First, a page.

While there is a good deal of fascination in an understanding of the majority of named women of the Bible, its nameless women, many of whom hold a conspicuous place in sacred history, are often neglected by many writers of female biography. A somewhat baffling question is: “Why are these women associated with well-known men, and with outstanding events not named? What is the reason behind their anonymity?” For instance, we have the names of the sons of Noah, but not those of his wife and daughters-in-law. We have a full portrait of “righteous Lot,” but silence prevails as to the names of his wife and two daughters. The three daughters of Job are named but we have no clue as to the identity of his wife or sons. Scripture gives us the name of the natural brothers of Jesus, but not His sisters. The two sisters at Bethany whom Jesus loved, have well-known names, but of His own sisters silence reigns as to how they were known. Peter “the big fisherman,” occupies a large niche in the portrait gallery of the New Testament, but all that is said of his dear partner is that she was his wife. Do you never wonder what her name was, and also that of her mother? Because of the close fellowship existing between Christ and the Twelve, the wives of the latter, if they were all married, must have been known both to the Master and to a large circle of disciples, yet the Bible is silent as to their existence and to the names they bore. Why did Paul not give us the given name of his own sister according to the flesh?
There is no satisfactory answer to the silence of Scripture regarding the identity of its nameless women. George Eliot once remarked that, “The happiest women, like the happiest nations, have no history.” But many of the happy—and unhappy &--;unknown Bible women left their impact upon history. They played their part in important events, but their signatures are not attached to their service. Surely, it was not the oversight of Bible writers to omit the names of those in female biography whose deeds are published. What many of them did is history, but history without a title page. Could it be that they willed the reticence as to who they were? Certainly, many of these unnamed female characters were far from being righteous, such as the sensual, faithless wife of Potiphar, and of the woman of Samaria. The historians may have felt that they were unworthy of being named. In other cases, perhaps the male members of a family are mentioned because of what they became and achieved, while the female members are not designated by name seeing they accomplished nothing of any merit warranting the use of their names. The brothers and sisters of Jesus did not believe in His divine mission, but as the result of the cross His brothers came to accept Him as Messiah, and two of them are numbered among the apostles (Matthew 13:55, 56; Galatians 1:19; Jude 1). Nothing is said of the surrender of His sisters to His claims.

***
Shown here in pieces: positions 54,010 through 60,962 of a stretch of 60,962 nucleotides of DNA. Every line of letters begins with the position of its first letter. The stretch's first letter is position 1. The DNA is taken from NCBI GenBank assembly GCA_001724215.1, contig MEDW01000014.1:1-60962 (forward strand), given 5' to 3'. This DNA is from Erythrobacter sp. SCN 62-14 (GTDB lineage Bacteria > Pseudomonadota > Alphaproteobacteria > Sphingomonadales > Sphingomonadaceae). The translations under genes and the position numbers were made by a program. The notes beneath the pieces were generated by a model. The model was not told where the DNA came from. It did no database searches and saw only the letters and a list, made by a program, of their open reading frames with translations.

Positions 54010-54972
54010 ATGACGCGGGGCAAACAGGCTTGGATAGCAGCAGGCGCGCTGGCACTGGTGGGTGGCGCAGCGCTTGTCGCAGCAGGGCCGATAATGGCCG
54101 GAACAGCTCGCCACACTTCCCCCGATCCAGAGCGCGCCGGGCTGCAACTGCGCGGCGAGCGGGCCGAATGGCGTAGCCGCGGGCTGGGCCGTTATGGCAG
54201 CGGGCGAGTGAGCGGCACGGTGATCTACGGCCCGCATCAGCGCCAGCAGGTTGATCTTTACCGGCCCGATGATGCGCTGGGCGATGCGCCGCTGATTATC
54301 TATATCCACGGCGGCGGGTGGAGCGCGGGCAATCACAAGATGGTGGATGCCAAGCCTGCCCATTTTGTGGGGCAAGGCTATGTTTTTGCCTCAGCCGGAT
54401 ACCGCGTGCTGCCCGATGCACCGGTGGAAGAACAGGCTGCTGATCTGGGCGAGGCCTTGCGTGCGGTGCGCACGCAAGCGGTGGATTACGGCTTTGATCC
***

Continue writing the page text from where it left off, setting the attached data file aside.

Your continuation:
In the Bible, humanity’s intensely biographical volume, we have vivid sketches of a goodly company of saintly women who are “only remembered by what they have done.” Their deeds are undying, and their characters glow in the sacred page, but the recording angel above alone knows who they were. Sir John Suckling gave us the lines—
Like the Milky Way is the sky,
A meeting of gentle lights without a name.
As we are to see in the chapter before us, there are many “gentle lights without a name” in the Bible, as, of course, there are in world history. The Scripture gallery of unlabelled portraits well repays repeated visits, for these unknown ones have, like beauty, their own excuse for being. Although for some inscrutable reason the names of so many noble women have been withheld from us, yet they themselves have something of the immortality Rupert Hughes most impressively wrote about—
Sometimes at night within a wooded park,
Like an ocean cavern, fathoms deep in gloom,
Sweets scents, like hymns, from hidden flowers fume,
And make the wanderer happy; though the dark
Obscure their tint, their name, their shapely bloom.
So in the thick-set chronicles of fame,
There hover deathless feats of souls unknown;
They linger as the fragrant smoke-wreaths blown
From liberal sacrifices. Gone face and name!
The deeds like homeless ghosts, live on alone.
Plutarch, the ancient Greek biographer, once said that he “would not write the lives of bad men,” but the divine Author of the Bible saw fit to delineate, not only good men and good women, but likewise the bad and corrupt. If we want to know what human nature actually is in the ungodly or godly, all we have to do is to study the biographies the Bible revolves around. This is why we have endeavored to set forth all the anonymous women so that we can learn lessons from the vices of the bad, as well as the virtues of the righteous. As can be seen, we have dealt with these nameless women in chronological order. We believe that in such a way they can be easily traced, and likewise found to be wonderfully woven into the texture of a divine and progressive revelation—which the Bible is! Edgar Allan Poe has the lines—
Sorrow for the lost Lenore—
For the rare and beautiful maiden,
Whom the angels name Lenore—
Nameless here for evermore.
Whatever names the unidentified godly women of the Bible may have in heaven, they must remain “Nameless here for evermore.”